BETHESDA, Md.—The South Coast Air Quality Management District should modify its revision of a key toxics exposure rule to allow the continued use of water-based products in various architectural adhesive applications, the Adhesive and Sealant Council said in comments to the SCAQMD.
The ASC commented on the SCAQMD's revision of Rule 1168, which sets volatile organic compounds emissions limits for commercial adhesive and sealant product categories in the largest and most populous counties of the Los Angeles basin.
Reducing VOC percentages by 10 or 15 percent would be much fairer and more realistic than cuts of 50 to 80 percent as the agency proposes, the ASC said in its comments.
The council also opposed a new limit of 50 grams per liter for architectural sealants and non-membrane roofing sealants. That limit would eliminate solvent-based adhesives in these categories and force consumers to choose products that are not reusable after they are opened, creating more waste and expense, it said.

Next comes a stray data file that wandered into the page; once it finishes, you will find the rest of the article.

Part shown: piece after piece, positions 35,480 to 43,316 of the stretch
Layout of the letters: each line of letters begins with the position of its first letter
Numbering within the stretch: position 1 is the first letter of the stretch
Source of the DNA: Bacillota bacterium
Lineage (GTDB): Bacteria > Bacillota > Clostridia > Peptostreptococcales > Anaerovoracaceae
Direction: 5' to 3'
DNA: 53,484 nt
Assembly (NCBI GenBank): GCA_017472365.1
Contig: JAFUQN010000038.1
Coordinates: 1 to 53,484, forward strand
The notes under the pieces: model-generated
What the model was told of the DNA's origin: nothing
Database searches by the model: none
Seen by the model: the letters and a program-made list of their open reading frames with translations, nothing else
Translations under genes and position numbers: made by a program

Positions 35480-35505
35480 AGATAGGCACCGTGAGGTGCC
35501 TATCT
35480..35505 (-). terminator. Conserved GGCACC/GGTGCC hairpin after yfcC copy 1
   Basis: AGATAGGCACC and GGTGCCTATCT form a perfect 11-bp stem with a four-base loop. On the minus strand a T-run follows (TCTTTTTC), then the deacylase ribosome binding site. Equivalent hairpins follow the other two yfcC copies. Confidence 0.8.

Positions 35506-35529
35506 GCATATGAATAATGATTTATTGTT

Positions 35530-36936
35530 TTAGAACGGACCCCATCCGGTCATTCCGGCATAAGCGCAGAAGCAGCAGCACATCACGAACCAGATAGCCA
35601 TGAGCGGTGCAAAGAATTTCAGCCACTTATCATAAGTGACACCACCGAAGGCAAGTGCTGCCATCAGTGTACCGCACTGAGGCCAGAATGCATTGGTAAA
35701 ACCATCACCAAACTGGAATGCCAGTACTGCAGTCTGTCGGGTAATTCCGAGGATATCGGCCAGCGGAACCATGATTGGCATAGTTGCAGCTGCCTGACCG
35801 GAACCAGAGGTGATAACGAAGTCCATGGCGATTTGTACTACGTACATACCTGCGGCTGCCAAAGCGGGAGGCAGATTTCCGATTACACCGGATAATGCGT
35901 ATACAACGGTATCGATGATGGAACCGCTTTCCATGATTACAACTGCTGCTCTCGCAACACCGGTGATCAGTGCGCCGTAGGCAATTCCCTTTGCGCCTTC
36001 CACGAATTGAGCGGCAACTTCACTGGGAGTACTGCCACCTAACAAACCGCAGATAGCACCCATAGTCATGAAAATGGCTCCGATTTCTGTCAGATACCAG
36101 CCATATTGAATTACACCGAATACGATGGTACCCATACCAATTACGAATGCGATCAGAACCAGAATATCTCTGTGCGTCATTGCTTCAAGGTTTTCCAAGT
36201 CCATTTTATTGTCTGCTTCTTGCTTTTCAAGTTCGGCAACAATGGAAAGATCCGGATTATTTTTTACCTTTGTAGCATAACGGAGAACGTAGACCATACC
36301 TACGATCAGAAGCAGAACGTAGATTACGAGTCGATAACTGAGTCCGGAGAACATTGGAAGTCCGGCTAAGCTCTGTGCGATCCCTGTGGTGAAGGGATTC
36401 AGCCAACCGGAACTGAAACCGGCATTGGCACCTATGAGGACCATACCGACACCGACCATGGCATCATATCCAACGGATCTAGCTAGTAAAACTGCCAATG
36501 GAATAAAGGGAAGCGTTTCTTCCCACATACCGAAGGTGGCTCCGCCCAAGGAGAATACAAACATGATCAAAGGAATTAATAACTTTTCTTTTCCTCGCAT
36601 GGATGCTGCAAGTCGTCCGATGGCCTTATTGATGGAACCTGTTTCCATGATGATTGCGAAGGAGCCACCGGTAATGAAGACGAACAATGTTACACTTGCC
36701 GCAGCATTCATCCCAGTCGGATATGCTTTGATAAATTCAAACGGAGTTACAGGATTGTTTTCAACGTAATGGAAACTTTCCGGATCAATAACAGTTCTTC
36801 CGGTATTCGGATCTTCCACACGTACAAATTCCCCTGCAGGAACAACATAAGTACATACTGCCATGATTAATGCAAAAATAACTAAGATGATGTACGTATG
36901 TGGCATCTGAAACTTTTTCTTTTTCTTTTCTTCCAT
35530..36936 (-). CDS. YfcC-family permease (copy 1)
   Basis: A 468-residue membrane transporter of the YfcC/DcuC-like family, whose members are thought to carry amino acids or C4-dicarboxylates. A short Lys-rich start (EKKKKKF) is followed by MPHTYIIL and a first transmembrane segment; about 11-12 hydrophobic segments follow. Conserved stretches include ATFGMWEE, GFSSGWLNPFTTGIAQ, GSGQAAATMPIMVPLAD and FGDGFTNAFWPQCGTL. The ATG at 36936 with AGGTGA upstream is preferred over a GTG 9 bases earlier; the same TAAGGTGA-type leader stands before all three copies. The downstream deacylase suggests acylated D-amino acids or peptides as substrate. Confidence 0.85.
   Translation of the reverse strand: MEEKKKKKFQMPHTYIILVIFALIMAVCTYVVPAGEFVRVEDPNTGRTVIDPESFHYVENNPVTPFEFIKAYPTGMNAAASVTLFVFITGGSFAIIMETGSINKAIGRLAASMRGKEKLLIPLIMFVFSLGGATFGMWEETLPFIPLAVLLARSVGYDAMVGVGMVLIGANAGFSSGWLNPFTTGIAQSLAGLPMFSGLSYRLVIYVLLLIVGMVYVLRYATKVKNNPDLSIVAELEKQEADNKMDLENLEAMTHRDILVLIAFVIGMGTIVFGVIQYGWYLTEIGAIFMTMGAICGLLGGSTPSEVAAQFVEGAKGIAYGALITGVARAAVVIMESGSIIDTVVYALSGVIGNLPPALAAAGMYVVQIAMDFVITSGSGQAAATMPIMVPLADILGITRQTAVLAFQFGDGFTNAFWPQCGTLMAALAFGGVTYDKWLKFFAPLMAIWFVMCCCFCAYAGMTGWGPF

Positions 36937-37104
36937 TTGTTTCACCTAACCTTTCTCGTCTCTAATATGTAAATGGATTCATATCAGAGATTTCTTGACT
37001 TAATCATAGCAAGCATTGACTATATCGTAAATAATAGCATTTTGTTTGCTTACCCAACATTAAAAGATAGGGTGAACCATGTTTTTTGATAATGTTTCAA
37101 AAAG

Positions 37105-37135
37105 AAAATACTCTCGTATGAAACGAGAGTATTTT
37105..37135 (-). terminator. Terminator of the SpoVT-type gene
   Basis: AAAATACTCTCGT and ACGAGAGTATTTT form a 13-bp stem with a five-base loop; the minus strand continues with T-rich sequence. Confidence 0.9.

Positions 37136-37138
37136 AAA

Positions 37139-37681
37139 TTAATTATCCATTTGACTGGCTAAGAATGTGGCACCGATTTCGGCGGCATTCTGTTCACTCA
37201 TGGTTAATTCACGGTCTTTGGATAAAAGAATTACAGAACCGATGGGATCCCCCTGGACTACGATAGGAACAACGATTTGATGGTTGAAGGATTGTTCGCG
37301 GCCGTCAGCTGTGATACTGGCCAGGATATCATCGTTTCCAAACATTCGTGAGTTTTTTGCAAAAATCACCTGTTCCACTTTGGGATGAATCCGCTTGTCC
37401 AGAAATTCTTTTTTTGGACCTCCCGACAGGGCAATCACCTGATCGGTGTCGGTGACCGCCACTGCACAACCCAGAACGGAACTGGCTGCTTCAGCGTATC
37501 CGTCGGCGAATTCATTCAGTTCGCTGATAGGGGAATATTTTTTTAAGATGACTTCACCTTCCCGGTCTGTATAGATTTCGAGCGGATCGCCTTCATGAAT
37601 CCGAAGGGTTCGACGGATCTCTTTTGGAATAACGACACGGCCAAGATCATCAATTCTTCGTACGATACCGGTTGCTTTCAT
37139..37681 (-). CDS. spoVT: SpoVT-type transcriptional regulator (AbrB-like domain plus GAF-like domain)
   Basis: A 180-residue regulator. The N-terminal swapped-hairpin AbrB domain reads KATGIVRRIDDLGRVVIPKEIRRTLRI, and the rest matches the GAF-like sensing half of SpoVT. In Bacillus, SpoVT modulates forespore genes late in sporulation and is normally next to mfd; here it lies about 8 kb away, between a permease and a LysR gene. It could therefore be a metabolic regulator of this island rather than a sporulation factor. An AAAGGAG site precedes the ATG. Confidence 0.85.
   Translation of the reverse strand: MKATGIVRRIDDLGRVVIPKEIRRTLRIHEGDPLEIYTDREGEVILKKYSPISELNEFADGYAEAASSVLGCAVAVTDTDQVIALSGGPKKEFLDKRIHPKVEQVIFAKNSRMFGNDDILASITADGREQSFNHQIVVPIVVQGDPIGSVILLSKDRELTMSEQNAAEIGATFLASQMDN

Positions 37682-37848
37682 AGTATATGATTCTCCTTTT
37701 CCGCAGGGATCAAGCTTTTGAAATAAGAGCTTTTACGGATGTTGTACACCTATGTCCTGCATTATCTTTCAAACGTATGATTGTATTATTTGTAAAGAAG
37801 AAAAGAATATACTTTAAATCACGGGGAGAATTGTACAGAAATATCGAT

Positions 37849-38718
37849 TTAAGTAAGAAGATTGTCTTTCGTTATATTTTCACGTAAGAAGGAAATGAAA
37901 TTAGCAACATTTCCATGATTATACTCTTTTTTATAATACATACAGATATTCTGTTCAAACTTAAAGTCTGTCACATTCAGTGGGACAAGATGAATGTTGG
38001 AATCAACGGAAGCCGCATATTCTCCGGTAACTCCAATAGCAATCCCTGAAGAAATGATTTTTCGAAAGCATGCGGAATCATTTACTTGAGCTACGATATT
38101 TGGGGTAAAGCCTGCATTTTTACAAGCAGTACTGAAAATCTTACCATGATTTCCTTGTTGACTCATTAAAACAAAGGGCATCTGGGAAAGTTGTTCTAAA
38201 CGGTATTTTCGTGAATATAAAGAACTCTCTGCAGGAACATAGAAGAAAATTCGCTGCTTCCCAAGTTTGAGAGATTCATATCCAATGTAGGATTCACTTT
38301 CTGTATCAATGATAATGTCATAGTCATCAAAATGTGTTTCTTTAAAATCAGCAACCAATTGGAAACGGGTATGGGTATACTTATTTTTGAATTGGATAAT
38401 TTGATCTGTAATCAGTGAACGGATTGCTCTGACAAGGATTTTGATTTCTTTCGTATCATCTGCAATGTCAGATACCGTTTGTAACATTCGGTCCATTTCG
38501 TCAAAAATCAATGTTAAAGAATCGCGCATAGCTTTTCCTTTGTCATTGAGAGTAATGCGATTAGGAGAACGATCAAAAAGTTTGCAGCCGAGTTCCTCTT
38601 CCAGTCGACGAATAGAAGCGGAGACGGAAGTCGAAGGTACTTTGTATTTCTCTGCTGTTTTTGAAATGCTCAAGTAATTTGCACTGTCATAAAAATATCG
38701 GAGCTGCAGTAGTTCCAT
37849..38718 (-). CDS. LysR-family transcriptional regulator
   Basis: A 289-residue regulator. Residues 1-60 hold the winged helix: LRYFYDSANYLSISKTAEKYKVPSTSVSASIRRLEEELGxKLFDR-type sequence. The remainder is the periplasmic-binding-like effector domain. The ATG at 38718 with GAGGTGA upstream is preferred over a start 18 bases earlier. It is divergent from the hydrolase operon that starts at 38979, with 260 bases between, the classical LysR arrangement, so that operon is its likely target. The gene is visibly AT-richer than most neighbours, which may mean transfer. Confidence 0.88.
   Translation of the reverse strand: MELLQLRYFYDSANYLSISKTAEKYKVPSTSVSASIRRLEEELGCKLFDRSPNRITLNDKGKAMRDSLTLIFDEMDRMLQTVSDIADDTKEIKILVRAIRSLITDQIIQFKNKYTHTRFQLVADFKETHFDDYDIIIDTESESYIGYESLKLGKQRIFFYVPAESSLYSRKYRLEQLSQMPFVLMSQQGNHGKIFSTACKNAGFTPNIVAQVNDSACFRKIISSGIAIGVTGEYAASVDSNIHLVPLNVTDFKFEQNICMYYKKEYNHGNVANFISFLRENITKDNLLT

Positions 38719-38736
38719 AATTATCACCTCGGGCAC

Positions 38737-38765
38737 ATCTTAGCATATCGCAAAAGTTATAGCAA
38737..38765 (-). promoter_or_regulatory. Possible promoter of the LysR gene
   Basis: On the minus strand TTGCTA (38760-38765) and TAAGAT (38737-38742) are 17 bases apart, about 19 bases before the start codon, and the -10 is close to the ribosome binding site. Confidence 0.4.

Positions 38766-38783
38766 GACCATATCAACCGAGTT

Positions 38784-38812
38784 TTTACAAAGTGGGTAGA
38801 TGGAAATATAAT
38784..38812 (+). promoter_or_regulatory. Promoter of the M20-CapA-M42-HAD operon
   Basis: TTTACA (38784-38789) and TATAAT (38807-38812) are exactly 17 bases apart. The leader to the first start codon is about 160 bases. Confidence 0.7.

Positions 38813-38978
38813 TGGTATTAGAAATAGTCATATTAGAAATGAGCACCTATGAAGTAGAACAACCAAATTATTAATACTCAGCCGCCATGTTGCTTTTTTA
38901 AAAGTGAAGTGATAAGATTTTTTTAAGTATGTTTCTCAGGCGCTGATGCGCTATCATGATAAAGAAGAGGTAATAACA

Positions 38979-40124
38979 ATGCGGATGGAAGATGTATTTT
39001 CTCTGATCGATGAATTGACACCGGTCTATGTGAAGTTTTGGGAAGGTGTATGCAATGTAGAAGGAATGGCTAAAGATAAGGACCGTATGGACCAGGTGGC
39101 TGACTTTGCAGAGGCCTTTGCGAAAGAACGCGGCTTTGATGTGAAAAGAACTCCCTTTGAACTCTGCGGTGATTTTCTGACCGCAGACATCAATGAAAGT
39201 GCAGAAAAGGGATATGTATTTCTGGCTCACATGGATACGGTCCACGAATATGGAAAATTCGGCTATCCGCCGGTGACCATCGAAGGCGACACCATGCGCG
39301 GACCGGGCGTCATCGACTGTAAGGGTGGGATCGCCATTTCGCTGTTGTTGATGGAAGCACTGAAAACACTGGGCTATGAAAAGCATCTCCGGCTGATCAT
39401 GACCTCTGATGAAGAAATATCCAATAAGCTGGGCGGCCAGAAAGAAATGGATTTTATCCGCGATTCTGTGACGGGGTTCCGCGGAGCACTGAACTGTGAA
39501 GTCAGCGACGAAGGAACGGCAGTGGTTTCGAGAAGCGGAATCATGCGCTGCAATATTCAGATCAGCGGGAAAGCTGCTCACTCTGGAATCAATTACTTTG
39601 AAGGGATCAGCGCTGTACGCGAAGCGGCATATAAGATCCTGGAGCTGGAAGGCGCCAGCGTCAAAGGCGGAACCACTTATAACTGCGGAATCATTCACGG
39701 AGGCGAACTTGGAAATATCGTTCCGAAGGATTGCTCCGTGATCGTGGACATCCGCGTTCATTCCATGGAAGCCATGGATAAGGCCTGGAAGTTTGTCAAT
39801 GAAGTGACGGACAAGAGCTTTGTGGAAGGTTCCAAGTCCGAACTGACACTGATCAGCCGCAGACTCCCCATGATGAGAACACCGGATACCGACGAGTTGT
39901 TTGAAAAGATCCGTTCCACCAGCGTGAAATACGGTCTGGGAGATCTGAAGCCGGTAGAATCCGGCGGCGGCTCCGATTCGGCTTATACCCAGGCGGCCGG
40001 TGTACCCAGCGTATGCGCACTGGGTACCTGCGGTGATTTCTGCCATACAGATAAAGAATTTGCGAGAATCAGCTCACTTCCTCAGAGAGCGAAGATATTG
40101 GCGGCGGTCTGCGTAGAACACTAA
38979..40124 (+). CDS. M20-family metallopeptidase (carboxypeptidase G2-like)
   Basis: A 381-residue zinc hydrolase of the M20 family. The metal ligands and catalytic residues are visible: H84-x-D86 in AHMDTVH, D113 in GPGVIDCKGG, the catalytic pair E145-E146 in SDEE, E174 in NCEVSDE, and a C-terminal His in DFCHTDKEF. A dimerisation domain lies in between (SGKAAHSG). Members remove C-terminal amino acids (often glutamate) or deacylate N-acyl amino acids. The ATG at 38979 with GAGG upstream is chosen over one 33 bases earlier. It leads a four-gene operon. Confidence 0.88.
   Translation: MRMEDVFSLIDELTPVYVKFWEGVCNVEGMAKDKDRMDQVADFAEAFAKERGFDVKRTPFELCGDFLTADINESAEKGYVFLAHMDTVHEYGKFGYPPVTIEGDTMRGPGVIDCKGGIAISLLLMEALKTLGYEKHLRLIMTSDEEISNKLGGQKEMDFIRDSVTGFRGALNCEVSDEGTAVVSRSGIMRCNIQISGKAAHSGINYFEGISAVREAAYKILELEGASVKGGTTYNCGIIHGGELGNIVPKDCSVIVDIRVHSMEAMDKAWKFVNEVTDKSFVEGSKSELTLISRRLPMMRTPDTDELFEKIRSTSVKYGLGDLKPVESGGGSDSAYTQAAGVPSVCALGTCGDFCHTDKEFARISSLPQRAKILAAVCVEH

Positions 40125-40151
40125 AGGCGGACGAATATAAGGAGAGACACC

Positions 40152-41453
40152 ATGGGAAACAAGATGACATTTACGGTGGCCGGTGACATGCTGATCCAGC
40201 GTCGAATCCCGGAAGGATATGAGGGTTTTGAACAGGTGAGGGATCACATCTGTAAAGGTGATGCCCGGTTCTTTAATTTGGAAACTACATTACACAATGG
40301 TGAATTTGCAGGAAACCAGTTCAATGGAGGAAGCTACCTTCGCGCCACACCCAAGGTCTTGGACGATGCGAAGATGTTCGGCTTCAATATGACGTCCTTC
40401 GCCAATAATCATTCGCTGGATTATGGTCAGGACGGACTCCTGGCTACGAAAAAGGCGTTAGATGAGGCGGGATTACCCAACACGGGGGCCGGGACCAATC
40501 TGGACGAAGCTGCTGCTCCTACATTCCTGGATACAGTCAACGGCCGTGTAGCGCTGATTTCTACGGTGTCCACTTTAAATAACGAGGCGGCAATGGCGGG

Among other things, the ASC also suggested that:
• The SCAQMD implement a mandatory survey every five years, or whenever it is considering revisions in Rule 1168, in lieu of a proposed annual survey;
• The agency change the requirement for keeping company sales information to three years from the proposed five; and
• The agency not restrict the sale of products manufactured before the effective date of the revision.
The ASC raised the issue of clear paintable and water-resistant sealants because the California Air Resources Board has never regulated them, said Mark Collatz, ASC director of regulatory affairs. The revision of Rule 1168 is the first attempt to do so in California, he said.
"Clearly this product type now needs a stand-alone definition and a higher VOC limit to maintain its efficacy," Collatz said.